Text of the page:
Laurey W. Glenn / Styling: Lisa Powell Bailey
As an architect, Greg Wiedemann may do additions all the time, but when it came to his own house, he had to do more than satisfy a client. He had to please his whole family. The result is practically perfect.
Getting Started and Making Choices
When their second child was born, Greg and his wife, Liz, decided it was time to move out or renovate. So he started planning an addition to their Bethesda, Maryland, home. I'm very attracted to houses of the 1920s, so it was hard for me to find anything I liked as much as ours," says Greg, explaining the couple's decision to renovate instead of move.
The Wiedemanns' lot allowed room for an addition while still maintaining a kid-friendly backyard. Our house is very close to a Sears catalog plan, so it wasn't designed with the property in mind. With an addition, we took advantage of the site's positive attributes and designed around those," notes Greg.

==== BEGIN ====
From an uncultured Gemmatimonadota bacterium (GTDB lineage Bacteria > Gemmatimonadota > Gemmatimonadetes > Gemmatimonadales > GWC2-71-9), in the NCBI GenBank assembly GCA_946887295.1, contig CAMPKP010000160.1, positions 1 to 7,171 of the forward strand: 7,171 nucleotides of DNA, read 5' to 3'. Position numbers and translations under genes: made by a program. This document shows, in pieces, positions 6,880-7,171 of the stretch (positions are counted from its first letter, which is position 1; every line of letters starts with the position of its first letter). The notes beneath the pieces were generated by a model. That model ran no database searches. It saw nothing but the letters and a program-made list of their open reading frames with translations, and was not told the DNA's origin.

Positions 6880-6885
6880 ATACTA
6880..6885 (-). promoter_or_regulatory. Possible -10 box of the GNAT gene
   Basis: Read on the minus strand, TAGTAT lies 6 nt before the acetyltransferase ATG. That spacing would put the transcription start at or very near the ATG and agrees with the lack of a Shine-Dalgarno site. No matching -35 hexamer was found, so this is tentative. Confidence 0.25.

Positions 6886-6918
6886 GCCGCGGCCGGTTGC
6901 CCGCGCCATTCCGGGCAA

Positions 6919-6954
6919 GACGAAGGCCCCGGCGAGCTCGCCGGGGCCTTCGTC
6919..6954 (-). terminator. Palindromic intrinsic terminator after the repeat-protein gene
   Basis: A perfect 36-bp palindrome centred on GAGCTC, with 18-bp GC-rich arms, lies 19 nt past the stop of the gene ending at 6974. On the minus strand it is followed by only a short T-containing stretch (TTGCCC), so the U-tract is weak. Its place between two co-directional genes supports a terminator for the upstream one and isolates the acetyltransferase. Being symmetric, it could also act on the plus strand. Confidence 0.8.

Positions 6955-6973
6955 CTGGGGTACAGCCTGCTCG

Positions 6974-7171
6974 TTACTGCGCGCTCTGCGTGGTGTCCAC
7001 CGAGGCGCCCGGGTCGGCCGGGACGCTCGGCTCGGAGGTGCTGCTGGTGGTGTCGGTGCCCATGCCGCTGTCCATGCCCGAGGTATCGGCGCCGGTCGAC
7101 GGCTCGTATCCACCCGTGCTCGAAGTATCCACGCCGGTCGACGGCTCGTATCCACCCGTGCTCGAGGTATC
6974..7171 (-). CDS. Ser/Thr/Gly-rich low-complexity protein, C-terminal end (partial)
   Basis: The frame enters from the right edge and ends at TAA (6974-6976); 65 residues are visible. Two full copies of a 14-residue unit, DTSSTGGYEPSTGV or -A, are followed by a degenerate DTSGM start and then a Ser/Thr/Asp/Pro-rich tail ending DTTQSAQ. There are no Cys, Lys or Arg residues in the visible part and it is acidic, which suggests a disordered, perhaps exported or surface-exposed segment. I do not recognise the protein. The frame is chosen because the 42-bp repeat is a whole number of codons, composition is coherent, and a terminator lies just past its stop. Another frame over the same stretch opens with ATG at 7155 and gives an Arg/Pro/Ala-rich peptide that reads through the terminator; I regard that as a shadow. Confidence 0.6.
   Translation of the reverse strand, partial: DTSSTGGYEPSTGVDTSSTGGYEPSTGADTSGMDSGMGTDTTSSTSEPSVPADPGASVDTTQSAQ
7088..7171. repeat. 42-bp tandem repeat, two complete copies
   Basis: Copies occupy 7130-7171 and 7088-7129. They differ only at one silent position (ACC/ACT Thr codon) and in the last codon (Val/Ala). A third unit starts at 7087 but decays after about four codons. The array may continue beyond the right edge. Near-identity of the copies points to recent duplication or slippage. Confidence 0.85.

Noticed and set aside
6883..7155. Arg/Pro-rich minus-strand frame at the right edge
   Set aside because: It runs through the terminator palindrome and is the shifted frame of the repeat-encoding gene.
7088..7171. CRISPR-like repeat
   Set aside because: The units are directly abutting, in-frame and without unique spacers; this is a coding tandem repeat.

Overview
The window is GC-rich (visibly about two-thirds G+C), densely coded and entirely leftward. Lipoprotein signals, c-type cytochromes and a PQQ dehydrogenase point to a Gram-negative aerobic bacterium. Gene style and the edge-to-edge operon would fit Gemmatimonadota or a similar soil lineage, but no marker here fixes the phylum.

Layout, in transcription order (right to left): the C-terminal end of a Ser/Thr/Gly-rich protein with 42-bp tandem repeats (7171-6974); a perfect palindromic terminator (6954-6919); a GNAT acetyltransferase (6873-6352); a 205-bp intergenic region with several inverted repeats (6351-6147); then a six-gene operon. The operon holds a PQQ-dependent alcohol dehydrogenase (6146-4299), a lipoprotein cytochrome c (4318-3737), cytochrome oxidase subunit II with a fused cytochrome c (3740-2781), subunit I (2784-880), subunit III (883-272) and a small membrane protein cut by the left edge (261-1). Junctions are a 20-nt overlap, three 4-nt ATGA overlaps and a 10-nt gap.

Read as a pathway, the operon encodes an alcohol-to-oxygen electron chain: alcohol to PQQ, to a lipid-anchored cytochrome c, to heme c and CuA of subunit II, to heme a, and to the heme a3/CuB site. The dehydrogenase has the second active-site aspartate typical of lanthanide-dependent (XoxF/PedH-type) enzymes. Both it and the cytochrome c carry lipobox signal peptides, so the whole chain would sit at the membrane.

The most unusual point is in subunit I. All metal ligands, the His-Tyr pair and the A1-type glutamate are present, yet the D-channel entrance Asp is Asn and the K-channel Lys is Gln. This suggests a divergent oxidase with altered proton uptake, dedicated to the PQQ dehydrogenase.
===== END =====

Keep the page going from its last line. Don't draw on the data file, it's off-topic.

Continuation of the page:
Because the addition is on the back, the vintage facade was basically preserved. We wanted to keep the English cottage quality and the scale of the house from the street," says Greg. A small entry porch addition was the only change; it leads directly into the expanded kitchen and houses an open stairway to a new basement playroom. Greg and Liz went back and forth on whether to have this open stairway. Greg thought he wanted a built-in banquette in the spot, but in the end, the stairway prevailed. It was a good decision," he says. We can hear the boys below while we are up in the kitchen. There are so many possibilities; you have to make trade-offs throughout the planning process."